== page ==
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Data bonanza

  • Japan's economic data showed the expected drop in unemployment, but weaker industrial production gains than had been looked for. Retail sales were worse than expected - Japanese consumers have positive expectations for inflation (they always have had) but negative expectations for income.
  • Spanish first quarter GDP is scheduled, and of course expected to be negative. This, combined with the new higher (more realistic) forecasts for the deficit may change the debt:GDP dynamic, which in turn has the potential to raise investor concerns about Spain's credit rating.
  • Euro area CPI is unlikely to change the outcome of this week's ECB meeting, widely expected to result in a cut in rates. The consequences of existing Bank of England policy will be on display with the release of money supply data..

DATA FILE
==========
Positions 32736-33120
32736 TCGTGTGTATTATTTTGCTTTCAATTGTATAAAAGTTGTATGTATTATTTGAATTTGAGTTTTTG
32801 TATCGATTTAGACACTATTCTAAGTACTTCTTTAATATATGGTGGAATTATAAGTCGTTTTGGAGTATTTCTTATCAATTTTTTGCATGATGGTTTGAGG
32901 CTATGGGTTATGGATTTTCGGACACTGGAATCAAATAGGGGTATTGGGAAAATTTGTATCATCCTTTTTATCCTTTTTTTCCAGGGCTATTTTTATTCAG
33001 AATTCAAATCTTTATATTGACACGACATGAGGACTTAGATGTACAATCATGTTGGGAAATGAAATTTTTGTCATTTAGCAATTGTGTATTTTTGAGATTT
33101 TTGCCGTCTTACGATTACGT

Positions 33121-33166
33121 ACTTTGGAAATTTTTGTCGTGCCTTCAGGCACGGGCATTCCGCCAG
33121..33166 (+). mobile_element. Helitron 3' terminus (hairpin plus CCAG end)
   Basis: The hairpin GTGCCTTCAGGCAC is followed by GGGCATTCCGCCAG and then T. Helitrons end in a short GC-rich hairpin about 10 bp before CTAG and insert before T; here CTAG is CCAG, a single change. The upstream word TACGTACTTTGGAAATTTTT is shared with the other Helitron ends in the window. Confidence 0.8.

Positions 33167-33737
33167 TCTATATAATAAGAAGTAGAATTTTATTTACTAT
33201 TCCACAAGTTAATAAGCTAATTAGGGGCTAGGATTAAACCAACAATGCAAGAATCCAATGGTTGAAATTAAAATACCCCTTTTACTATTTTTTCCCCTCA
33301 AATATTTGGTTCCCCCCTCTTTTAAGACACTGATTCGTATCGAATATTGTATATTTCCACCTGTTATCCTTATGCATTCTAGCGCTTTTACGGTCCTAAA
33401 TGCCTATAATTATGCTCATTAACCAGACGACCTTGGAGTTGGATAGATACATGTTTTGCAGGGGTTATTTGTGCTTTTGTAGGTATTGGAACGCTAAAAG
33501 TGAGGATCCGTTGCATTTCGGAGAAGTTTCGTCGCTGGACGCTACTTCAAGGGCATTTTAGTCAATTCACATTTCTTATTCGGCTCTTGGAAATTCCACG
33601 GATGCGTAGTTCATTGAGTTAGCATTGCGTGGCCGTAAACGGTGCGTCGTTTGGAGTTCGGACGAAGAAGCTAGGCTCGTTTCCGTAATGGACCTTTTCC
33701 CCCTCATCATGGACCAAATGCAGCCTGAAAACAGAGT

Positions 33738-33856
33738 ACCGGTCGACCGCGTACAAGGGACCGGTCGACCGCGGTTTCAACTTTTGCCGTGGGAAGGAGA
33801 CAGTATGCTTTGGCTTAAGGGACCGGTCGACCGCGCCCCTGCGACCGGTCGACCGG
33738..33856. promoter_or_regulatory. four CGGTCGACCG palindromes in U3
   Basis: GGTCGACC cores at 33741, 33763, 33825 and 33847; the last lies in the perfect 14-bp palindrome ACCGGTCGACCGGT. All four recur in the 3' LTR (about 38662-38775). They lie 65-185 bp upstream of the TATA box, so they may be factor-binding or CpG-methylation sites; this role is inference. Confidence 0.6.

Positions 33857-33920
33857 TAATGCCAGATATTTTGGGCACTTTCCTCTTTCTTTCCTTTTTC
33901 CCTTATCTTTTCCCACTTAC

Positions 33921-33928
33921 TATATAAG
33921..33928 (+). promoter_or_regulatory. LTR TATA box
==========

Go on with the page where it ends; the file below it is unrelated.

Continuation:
• The US is offering employment cost data and consumer confidence. Employment costs are of strategic interest to economists, but unlikely to excite a response from markets. US consumers have shown a strong inclination to overreact in their confidence reports of late.

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